21. 21. - 21 - Data Analysis Using Correlation Another common tool for assessing the relationship between two variables is correlation. Correlation does not require binary variables (or a small number of categories), but it should be used with proportions and/or interval variables. In other words, it can be used without dichotomizing, or splitting interval variables. Remember that we computed the variance, or dispersion, of a single variable x as:   1 )( 2     n xx xVAR i i Now think of a situation in which we have two variables per respondent, xi and yi. Returning to our previous example, let’s say that xi is gender and yi is $ willingness to pay, DSPAY (note we are not using the median split of willingness to pay, DSPAY_D, here). To understand the relationship between these variables, we will determine how deviations from the mean of gender, xxi  , relate to deviations from the mean of willingness to pay, yyi  . We find this relationship by “substituting” the product of these deviations in the variance calculation above. The result is called covariance, which is computed as:    1 ),(     n yyxx yxCOV i ii If every positive deviation from the mean of gender, xi, is accompanied by a positive deviation from the mean of willingness to pay, yi, then multiplying the two deviations together and averaging them will give us a large positive covariance. On the other hand, if every positive deviation from the mean of gender, xi, is accompanied by a negative deviation from the mean of willingness to pay, yi, then multiplying the deviations together and averaging them will give us a large negative covariance. In our example, the covariance of gender and $ willingness to pay is -0.436. What does this mean? Next we ask: How large is large? This is difficult to answer from the covariance that we calculated. However, we can create an easy-to-use scale if we divide the covariance by the standard deviations of x and y. The resulting number is known as the correlation between x and y, and referred to as rxy. It is computed as:      yVARxVAR yxCOV rxy ,  (recall that the square root of the variance is the standard deviation). The range of the correlation is from -1 to +1. If the two variables have a perfect negative correlation (-1), it means that a larger value of one variable is always accompanied by a correspondingly smaller value of the other. If the variables have a perfect positive correlation (+1) it means that a larger value of one variable is always accompanied by a correspondingly larger value of the other. A correlation of 0 means that there is no discernable relationship between the two.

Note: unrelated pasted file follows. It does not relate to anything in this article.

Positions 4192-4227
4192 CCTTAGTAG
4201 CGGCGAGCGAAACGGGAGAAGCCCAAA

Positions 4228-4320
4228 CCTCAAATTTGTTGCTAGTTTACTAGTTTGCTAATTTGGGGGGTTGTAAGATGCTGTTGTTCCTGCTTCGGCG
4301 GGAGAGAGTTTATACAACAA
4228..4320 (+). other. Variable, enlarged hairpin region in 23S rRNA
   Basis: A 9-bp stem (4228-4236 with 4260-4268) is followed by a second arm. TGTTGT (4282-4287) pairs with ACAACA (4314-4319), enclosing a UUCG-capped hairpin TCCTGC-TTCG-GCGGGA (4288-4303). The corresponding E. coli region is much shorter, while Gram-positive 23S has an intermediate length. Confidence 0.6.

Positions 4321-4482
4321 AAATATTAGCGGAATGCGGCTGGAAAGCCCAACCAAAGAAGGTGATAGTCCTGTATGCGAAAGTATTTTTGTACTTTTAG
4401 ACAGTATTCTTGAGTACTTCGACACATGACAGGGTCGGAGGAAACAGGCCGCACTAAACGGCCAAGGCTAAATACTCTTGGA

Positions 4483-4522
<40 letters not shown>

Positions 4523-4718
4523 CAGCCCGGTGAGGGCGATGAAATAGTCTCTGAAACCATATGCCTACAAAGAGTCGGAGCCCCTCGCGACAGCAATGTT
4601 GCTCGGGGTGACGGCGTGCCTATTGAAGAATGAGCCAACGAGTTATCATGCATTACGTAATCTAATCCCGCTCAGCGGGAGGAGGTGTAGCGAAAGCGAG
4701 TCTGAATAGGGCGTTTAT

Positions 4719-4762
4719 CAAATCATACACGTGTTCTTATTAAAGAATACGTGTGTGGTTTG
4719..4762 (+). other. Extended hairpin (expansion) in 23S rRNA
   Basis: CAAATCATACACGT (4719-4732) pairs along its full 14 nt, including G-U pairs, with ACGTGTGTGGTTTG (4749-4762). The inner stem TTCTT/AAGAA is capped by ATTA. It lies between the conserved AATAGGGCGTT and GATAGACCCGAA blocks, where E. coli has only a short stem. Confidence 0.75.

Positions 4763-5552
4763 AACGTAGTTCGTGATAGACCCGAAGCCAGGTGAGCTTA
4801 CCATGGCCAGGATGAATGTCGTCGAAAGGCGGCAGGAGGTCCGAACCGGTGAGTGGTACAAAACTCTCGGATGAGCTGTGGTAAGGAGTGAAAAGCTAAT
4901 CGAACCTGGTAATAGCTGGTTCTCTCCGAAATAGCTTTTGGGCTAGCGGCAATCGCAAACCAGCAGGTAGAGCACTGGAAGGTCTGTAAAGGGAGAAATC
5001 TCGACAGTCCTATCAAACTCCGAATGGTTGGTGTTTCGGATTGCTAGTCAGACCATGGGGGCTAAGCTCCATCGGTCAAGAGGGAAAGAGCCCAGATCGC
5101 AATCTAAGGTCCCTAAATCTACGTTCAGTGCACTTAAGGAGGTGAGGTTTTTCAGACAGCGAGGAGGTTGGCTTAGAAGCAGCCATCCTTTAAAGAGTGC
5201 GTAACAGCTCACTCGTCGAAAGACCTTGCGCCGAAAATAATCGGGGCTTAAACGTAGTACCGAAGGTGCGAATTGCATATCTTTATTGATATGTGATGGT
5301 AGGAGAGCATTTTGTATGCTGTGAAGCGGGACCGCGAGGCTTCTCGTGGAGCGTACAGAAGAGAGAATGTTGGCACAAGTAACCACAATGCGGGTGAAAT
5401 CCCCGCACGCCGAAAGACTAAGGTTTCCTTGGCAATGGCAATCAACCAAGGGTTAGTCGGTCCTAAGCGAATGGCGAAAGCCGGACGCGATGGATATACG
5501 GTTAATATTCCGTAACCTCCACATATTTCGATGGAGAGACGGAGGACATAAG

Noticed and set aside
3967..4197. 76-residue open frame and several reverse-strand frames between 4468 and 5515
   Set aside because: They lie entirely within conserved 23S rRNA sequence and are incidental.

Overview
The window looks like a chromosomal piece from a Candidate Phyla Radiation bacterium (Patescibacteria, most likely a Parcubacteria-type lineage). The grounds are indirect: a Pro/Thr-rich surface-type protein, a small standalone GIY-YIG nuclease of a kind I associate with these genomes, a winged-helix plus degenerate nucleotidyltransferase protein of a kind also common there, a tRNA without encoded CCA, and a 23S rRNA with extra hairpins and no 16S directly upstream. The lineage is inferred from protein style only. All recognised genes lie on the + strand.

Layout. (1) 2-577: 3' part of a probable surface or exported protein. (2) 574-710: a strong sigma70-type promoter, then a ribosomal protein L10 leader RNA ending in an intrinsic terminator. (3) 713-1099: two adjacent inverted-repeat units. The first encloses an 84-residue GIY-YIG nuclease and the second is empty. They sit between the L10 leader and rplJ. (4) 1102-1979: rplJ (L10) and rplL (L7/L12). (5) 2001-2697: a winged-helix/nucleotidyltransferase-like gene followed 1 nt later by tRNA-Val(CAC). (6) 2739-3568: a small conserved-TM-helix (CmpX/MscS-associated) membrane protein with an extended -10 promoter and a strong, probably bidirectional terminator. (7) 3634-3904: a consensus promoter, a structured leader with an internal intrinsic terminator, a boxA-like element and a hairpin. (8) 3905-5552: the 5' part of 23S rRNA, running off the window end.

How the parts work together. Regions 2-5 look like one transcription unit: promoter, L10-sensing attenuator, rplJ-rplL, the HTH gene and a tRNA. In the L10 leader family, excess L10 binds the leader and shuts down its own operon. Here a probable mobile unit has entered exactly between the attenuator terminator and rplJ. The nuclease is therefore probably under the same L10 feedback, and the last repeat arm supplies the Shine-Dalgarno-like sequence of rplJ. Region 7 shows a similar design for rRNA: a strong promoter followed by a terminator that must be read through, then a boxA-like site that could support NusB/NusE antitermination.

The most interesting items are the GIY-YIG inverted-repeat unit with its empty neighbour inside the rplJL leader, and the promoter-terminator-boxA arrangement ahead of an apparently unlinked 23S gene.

22. 22. - 22 - Computing correlations using Excel You can use Excel to compute correlations as follows:  Select "Data" tab > "Data Analysis Tools"  Click on “Correlations” in the Tool Box  Type variable name or cell range in the Input box; the ranges of the correlated variables must be side-by-side.  If you type in the cell range, verify "Labels in First Row" box is checked  If you want the output to be on the same work sheet in a different place, click on output range and specify the cell where you want the output to start.  If you want the output on a different worksheet, click on new work sheet and define a name. Example: Correlation for DSPAY and GENDER. DSPAY GENDER DSPAY 1 GENDER -0.43065 1 The correlation of -0.431 is negative, indicating that male consumers (coded 2 vs. 1 for female), are willing to pay less for dress shoes than females. Is the correlation significant? There is no general rule of thumb regarding correlations, but those approaching 0.5 or higher in magnitude (either – or +) are usually very significant. You can assess the relationship between two variables statistically by estimating a regression. First (as in cross-tabulation), you must determine which variable is causing the other. In this case, gender is the likely cause of willingness to pay, so gender is the causal variable. We use Excel to estimate the regression as follows:  Select "Data" tab > "Data Analysis Tools"  Click on “Regression” in the Tool Box  Type the variable name or cell range in the Input Y Range box. This is not the causal variable; it is the likely result of that cause.  Type the variable name or cell range in the Input X Range box. This is the causal variable.  If you type in the cell range, verify labels in first row box is checked  If you want the output to be on the same work sheet in a different place, click on output range and specify the cell where you want the output to start.  If you want the output on a different worksheet, click on new work sheet and define a name. Example: Regression of GENDER on DSPAY.